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Talani v. Manorcare Inc.

Court of Appeals of Ohio, Eleventh District

September 30, 2013

MANORCARE, INC., et al., Defendants-Appellants.

Civil Appeal from the Lake County Court of Common Pleas, Case No. 11CV001547.

Larry S. Klein and Christopher J. Carney, Klein & Carney Co., L.P.A. and Tobias J. Hirshman, McCarthy Lebit Crystal & Liffman Co., L.P.A., For Plaintiff-Appellee.

Beth A. Nagel and Dirk E. Riemenschneider, Buckingham, Doolittle & Burroughs, LLP and G. Brenda Coey, Buckingham, Doolittle & Burroughs, LLP, For Defendants-Appellants.



(¶1} Appellants, Manorcare, Inc., et al., appeal from the judgment of the Lake County Court of Common Pleas denying, in part, their motion for a protective order, entered in the course of discovery, relating employee information contained in Manorcare's employment files. For the reasons discussed in this opinion, we affirm the trial court's judgment.

(¶2} On June 21, 2011, appellee, Mark Talani, Executor of the Estate of Ruth M. Talani, deceased, commenced a nursing-home negligence and wrongful death action against appellants. Appellee alleged appellants' employees were negligent in transferring the deceased from her bed and, as a result, she suffered injuries that eventually led to her death. Appellants filed an answer denying the allegations.

(¶3} During discovery, appellee requested appellants to produce documents concerning the personnel files of two employees. Appellants objected, arguing the discovery sought privileged information. Appellee moved to compel appellants to respond, asserting the personnel files were necessary to establish his negligent supervision claim. Appellee further requested the trial court to conduct an in-camera inspection of the documents. Appellants opposed appellee's motion, asserting the discovery request was overly broad; appellants also requested the court to inspect the files in camera. The trial court subsequently ordered appellants to produce the documents for the court for in-camera inspection.

(¶4} Prior to the in-camera review, appellants moved the court to enter a protective order on the files. Appellants argued that the files requested included personal and confidential information that was irrelevant to appellee's cause of action. Appellants further argued that appellee failed to identify how the files would likely yield admissible evidence. Thus, they concluded, the request for discovery was a mere "fishing expedition."

(¶5} Appellee filed a memorandum in response to appellants' motion for protective order, asserting the discovery was sufficiently tailored to the matters at issue. In particular, appellee asserted the files would yield relevant information regarding the appellant-nursing home's potential negligence regarding employee training and hiring, as well as its potential negligence in its oversight of its employees and its patients.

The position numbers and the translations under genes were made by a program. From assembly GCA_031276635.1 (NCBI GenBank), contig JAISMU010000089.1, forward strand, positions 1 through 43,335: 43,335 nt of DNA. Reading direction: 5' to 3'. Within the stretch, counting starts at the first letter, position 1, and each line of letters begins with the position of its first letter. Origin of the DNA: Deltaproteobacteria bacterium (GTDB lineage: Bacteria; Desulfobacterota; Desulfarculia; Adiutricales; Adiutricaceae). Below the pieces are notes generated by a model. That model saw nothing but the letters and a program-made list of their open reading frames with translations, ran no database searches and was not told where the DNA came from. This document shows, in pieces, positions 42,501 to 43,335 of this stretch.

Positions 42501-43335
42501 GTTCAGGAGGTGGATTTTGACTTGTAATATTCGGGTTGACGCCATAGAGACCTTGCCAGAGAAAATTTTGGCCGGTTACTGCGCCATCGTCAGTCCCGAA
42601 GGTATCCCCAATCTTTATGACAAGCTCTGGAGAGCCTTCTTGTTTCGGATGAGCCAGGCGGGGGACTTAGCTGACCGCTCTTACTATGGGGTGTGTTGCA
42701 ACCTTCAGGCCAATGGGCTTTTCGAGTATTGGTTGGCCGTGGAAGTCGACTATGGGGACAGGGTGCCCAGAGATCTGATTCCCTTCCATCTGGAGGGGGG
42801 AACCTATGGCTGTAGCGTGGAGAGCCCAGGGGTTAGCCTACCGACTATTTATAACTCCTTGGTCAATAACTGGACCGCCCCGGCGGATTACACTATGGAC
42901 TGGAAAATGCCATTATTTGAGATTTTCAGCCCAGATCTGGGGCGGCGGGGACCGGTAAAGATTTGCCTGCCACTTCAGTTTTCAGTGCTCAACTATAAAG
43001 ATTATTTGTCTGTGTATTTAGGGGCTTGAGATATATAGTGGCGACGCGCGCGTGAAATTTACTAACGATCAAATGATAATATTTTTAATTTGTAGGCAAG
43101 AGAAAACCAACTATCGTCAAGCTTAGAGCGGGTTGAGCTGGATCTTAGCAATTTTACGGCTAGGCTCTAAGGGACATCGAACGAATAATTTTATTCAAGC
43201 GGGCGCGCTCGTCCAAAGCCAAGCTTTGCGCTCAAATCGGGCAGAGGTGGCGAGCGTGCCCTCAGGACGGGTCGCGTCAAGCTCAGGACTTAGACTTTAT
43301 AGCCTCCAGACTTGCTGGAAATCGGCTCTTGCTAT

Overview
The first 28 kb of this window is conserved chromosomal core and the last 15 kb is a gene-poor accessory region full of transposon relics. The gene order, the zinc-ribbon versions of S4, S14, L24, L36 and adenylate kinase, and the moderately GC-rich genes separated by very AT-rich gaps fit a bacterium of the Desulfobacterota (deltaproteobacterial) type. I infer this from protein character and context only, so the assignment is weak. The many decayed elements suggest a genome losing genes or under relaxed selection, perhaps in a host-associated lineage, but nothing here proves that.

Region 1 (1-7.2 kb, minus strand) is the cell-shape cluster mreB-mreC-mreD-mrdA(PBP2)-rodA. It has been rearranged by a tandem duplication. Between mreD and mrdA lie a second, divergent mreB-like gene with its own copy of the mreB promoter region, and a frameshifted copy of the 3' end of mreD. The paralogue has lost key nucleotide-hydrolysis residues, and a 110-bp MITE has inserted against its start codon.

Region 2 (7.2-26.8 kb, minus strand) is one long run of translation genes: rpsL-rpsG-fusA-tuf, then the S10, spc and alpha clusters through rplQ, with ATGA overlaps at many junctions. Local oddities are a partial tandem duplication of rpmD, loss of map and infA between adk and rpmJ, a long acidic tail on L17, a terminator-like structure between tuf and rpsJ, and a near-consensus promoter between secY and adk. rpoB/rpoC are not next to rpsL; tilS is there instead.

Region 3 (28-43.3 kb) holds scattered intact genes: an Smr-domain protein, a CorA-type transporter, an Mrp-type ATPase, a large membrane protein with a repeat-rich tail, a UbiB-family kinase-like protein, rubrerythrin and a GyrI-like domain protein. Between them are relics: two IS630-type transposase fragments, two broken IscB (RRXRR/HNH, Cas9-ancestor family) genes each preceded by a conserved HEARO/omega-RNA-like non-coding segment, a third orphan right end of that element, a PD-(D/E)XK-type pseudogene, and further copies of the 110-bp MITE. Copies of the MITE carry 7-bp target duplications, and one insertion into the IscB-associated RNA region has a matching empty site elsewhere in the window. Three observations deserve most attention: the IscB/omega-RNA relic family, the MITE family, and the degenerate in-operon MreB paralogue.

(¶6} Appellants complied with the court's order to produce the files for in-camera inspection. Additionally, appellants appear to have provided the court with "privilege logs" that briefly detailed the general contents of the files and the bases for asserting privilege. The "logs, " however, were not filed with the court, and there is no indication they was served on appellee. Thus, the privilege logs were ostensibly submitted ex parte and were not made part of the trial court record.

(¶7} After reviewing the files and the privilege logs, the trial court issued its judgment. The court determined that appellants were not required to produce employee social security numbers; employee compensation/benefit information; employee medical information; and, the court determined, appellants were not required to produce any performance evaluations or other similar materials relating to events occurring after the incident that led to the underlying lawsuit. The remaining information in the files, the court determined, was discoverable. The discoverable information included documentation relating to the employees' applications for employment; their references; their licensure; their criminal background review; driver's license information; and educational/training background.

(¶8}From this judgment, appellants filed the instant appeal and assign three errors for this court's review. Their first assignment of error provides:

(¶9} "R.C. 3721.121(E) provides that criminal background checks are not public records and are available for review under limited circumstances and by a discreet list of individuals. Did the trial court err by ordering discovery of criminal background check reports in a nursing home negligence and wrongful death case?"

(¶10} Appellants, under their first assignment of error, rely solely on their claim that R.C. 3721.121(E) operates to bar discovery of criminal background check reports. Appellee, however, points out that R.C. 3721.121 was not argued as a basis for protecting the files from discovery in any of appellants' pleadings of record. Rather, the only reference to R.C. 3721.121(E) occurs in appellants' privilege logs. According to appellee, however, these logs were produced for the court with the records submitted for in-camera inspection, but were neither served on him nor made part of the record. Hence, appellee asserts the logs were neither made part of the trial court record nor were they ...

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